Meditation can help you like it helped me - unless you're a Targaryen

When we lose control, sometimes all we need to reset is to focus on our breath, and savour the silence

Meditation is the anchor that keeps us tethered in times of uncertainty. Photo: Unsplash
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In turbulent times, it can be hard to maintain a sense of self. As the winds of uncertainty blow our psychological ships to and fro, it becomes more important than ever to anchor ourselves to something real.

After all, living in the information age during a pandemic, bombarded with messages of climate change, conflict and economic uncertainty, it’s easy to get overwhelmed. There are always more things to be worried about, more things to be aware of and more things to fail to maintain control over.

During this time, meditation has been that anchor for me; a daily practice that keeps me tethered to my true self, to the present moment. It is a practice that calls me back any time I drift towards the brink of distraction, worry or fear.

And it is a discipline that trains our minds like a muscle, to return to our space of inner peace when we are pushed away from our centre — when someone cuts us off in traffic, when we receive bad news, in the face of crisis, for example.

Many people spend their entire lives under the illusion that if they just try hard enough, they can subjugate the external world to their will. This is described in many traditions as the primary cause of suffering.

Unless you’re a Targaryen, the real game is not about power and control, but surrendering the need to control what happens beyond, and focus instead on what lies within. Although we cannot control what happens around us, we can control how we respond internally to those changing external circumstances.

The Targaryens from 'House of the Dragon' would do well to let go of their quest for control, and simply breathe. AP

Of course, these are big ideas, which are hard to put into practice. For anyone who has never meditated, it can seem like a daunting, bewildering and insurmountable practice.

But it’s not about sitting in silence for weeks on end, starving beneath a Bodhi tree. At its simplest, it’s just about connecting with yourself, blocking out the noise and bringing your awareness to the present moment, even if just for a second.

The great spiritual teacher Ram Dass said: “Meditation is a way of listening more deeply, so you hear from a deeper space, exactly how it is. Meditation will help you quiet your mind, enhance your ability to be insightful and understanding and give you a sense of inner peace.”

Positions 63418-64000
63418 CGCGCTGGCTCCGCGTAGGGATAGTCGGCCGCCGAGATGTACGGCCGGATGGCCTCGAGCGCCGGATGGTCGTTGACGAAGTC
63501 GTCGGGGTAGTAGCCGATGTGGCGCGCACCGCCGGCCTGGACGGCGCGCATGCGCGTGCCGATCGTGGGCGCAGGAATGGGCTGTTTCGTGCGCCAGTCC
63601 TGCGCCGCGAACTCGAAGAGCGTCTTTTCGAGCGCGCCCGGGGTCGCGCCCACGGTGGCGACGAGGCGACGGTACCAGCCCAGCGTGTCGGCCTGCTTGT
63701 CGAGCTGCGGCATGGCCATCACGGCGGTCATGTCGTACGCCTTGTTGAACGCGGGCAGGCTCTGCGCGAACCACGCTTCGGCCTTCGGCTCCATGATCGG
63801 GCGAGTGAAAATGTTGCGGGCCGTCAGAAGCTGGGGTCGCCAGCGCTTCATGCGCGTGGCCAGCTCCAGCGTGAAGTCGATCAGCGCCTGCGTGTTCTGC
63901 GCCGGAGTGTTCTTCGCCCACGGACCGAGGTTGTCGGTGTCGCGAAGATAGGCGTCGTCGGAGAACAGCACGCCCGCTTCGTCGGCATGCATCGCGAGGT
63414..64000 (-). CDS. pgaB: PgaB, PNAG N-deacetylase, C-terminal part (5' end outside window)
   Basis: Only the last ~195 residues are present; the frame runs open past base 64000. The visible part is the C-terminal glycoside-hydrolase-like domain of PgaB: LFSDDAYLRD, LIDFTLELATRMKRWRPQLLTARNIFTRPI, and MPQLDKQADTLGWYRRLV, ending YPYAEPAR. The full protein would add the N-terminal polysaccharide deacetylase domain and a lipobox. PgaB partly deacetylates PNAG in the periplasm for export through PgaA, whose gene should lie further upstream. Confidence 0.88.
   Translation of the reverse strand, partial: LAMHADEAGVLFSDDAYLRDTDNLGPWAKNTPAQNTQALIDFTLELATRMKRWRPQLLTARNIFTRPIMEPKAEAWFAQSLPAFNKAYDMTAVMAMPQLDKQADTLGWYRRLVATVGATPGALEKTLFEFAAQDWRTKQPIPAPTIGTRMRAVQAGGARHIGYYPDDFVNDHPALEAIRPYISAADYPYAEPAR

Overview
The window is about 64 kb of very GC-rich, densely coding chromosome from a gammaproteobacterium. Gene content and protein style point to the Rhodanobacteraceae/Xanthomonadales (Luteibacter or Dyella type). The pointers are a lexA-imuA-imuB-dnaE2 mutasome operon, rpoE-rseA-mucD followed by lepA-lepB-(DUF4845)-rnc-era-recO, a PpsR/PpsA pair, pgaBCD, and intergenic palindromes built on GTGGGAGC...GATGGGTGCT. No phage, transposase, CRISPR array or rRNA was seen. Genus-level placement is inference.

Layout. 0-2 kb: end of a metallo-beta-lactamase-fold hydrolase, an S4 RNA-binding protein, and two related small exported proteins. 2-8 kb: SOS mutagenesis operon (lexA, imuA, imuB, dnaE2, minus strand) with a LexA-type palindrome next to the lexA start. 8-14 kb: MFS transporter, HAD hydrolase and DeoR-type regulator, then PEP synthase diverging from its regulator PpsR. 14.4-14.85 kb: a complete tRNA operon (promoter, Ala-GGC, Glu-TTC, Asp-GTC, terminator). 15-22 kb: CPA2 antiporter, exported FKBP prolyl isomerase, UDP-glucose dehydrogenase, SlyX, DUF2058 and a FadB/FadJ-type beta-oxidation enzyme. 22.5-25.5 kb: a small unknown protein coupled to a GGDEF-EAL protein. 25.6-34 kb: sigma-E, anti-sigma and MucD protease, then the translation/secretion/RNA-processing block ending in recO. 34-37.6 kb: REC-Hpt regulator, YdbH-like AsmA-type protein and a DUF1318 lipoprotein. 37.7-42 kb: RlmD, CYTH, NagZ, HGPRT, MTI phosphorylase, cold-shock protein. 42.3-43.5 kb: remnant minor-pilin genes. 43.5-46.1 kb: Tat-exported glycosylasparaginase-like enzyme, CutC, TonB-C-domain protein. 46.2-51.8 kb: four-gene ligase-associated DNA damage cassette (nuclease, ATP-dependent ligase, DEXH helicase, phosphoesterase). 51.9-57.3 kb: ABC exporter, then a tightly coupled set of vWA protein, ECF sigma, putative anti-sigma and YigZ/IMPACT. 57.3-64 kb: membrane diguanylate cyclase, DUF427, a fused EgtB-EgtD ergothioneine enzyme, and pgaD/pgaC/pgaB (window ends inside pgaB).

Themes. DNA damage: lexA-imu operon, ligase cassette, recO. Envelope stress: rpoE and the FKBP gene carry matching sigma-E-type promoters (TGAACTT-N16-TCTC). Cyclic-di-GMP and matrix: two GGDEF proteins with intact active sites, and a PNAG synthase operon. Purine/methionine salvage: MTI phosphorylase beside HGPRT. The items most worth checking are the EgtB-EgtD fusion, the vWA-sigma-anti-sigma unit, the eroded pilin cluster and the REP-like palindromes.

But it is a discipline. When you first start meditating, as you take a moment to quiet your mind, the most shocking thing is realising just how many random, erratic and absurd thoughts are constantly bouncing around your mind.

Most people respond to this by trying in vain, once again, to exert their willpower; actively trying to fight away these thoughts, swatting them like flies off a sandwich.

But like flies, those thoughts will always return, and there will always be more of them.

The Zen Buddhist monk Thich Nhat Hanh, who died this year, said: 'When we are overwhelmed by strong emotions or when our minds are restless and dispersed, we can return to our breathing.' AP

Again, the key is to simply let go. Acknowledge the thoughts, don’t latch on to them, just observe and let them go. Imagine yourself sitting by a road, watching cars drive by. Each one of those cars is one of your thoughts. Just watch them zip past and disappear. They come and go, endlessly. Just becoming aware of them is the first step.

The simplest form of meditation is to simply breathe. To bring your awareness to your breath ― to the sensation of breathing in, pausing and breathing out. That’s it. When you find yourself pulled away from your centre by thoughts, dreams or fears, just come back to the breath.

Reflecting on this practice, the Buddhist teacher Thich Nhat Hanh said: "Our breathing is a stable solid ground that we can take refuge in. No matter what is going on inside us ― thoughts, emotions or perceptions ― our breathing is always with us, like a faithful friend.

“Whenever we are carried away by our thinking, when we are overwhelmed by strong emotions or when our minds are restless and dispersed, we can return to our breathing.”

The transformational power of the breath is really quite remarkable. Bringing awareness to the breath is tuning into the rhythm of life itself. Everything we do is a reflection of this biological process; giving, pausing, receiving.

Over many years, meditation has helped to make me a happier, calmer and more compassionate person. When we become more compassionate, we can then radiate that compassion outwards; once we connect with ourselves more deeply, we can connect with others more deeply. And in an unpredictable world, that is all we can really hope for.

Updated: August 29, 2022, 5:38 AM
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